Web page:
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People v. Kinzell

FEBRUARY 25, 1969.

PEOPLE OF THE STATE OF ILLINOIS, PLAINTIFF-APPELLEE,

v.

EUGENE WESLEY KINZELL, DEFENDANT-APPELLANT.



Appeal from the Circuit Court of Winnebago County; the Hon. FRED J. KULLBERG, Judge, presiding. Affirmed.

MR. JUSTICE SEIDENFELD DELIVERED THE OPINION OF THE COURT.

The defendant was indicted for murder. After a jury trial a verdict was returned finding him guilty of that offense. Defendant appeals from the judgment of conviction on the verdict and the sentence to a term of 25 to 50 years.

The defendant contends that the State failed to prove the defendant guilty beyond a reasonable doubt; that the trial court committed reversible error in not interrupting the jury's deliberation; and that the court committed reversible error in the giving of a certain instruction.

Georgia Jerry testified for the State that on the date of the offense, August 20th, 1967, she was twenty-one years old and lived with the thirty-seven-year-old defendant in a two-room bungalow in South Beloit, Illinois. She and the defendant were unmarried. Her two children, Michial, age 8 months, the deceased, and La Donna, age 2 years, resided with them. Some time before 10:00 a.m. she went to the market for cigarettes. At the time she left the house, Michial was in an infant seat in the living room sitting on the floor. Mrs. Jerry was out of the house for fifteen minutes and upon her return the child was not crying. When she returned, she placed Michial on an adult double bed in the bedroom and she and the defendant had coffee in the other room; that roughly about 9:00 a.m. she heard a thump and went in and found Michial lying on the floor on his back beside the bed. Michial's mother picked him up, he was crying; she rubbed the back of his head and found just a small red mark, but saw no soft spots. She brought Michial into the other room to give him his bottle. He was crying and would not take the bottle, so she gave him a few light swats on the seat, which made him cry more.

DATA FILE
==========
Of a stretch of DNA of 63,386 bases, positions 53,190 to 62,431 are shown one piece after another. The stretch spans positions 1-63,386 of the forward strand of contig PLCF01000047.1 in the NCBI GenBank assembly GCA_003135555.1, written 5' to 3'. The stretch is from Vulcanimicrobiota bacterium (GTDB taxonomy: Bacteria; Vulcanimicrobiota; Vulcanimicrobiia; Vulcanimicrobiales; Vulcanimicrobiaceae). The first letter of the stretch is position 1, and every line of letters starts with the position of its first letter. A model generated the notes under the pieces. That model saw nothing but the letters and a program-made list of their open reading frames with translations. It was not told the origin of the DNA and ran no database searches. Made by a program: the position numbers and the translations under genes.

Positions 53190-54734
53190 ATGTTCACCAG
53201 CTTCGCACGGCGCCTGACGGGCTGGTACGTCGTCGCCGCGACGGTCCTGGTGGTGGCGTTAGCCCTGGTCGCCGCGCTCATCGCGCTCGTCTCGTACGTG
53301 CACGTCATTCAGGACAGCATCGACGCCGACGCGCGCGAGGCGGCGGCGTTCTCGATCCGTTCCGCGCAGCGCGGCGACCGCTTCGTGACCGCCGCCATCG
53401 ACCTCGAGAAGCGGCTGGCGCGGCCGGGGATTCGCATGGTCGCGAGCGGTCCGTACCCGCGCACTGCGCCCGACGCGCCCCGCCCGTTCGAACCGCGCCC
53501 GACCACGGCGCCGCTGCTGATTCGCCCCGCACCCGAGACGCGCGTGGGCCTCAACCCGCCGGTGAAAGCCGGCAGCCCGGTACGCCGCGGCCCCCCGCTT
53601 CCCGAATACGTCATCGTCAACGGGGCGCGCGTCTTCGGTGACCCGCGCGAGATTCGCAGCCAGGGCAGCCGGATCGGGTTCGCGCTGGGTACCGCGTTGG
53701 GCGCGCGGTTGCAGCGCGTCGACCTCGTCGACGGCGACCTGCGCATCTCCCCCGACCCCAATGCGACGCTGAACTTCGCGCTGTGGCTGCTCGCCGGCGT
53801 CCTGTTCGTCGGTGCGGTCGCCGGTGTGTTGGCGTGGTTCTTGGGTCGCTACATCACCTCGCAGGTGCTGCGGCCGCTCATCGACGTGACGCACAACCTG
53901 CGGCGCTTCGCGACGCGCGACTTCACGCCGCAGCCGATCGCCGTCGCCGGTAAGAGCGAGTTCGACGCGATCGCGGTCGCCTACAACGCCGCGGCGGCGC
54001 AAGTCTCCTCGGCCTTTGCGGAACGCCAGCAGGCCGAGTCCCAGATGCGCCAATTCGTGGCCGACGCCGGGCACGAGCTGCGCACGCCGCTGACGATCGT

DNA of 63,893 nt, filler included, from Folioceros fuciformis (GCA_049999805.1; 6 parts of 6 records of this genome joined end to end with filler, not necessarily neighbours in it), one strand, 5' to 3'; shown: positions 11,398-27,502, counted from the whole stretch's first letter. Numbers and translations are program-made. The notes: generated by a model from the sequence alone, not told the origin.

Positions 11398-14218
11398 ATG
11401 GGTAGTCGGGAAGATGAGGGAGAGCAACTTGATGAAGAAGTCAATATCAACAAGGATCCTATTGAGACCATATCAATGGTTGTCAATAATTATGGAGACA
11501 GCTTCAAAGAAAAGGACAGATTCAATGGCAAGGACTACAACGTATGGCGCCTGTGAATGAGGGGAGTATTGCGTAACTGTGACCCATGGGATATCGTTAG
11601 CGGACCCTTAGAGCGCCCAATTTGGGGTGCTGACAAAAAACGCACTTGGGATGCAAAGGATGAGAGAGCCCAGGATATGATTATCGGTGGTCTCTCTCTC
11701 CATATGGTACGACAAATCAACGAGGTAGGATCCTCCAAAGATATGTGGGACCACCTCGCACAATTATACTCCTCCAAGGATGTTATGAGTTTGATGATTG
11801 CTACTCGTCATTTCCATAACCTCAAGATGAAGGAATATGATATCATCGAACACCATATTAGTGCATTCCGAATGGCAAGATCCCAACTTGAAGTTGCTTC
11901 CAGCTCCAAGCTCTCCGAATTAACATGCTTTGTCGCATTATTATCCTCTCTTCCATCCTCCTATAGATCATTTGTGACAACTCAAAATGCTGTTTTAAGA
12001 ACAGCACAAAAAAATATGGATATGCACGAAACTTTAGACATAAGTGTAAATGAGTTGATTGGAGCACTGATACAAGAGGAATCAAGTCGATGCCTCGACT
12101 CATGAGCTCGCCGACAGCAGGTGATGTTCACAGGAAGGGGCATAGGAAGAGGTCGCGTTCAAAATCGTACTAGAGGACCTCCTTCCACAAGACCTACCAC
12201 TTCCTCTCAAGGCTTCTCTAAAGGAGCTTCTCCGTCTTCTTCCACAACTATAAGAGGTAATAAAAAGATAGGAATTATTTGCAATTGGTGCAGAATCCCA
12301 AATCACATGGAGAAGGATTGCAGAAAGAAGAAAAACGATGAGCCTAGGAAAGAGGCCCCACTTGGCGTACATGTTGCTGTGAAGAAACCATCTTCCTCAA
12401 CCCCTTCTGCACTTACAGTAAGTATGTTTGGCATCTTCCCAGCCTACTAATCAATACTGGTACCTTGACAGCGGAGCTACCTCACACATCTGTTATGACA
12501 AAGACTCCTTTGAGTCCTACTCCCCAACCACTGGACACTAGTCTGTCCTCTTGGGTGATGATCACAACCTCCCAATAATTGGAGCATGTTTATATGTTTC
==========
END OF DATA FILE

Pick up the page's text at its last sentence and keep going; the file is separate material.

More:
The defendant took the baby from his mother and said that if he was going to keep crying he would give him something to cry about, and he sat him down on the davenport. The defendant then took some warm water in a glass and threw it in Michial's face. Michial cried a lot harder and the defendant got some more water and threw it on his face. The defendant picked up Michial and gave him a few light swats. Michial's mother put him in a tub of water to calm him, but he screamed louder and she took him out and changed him. The defendant then took Michial and placed him facing the davenport with his arms upon the cushion. Michial kept crying and he fell once to his seat and then on his back and his head. The defendant picked Michial up and stood him against the davenport again. The child continued to cry.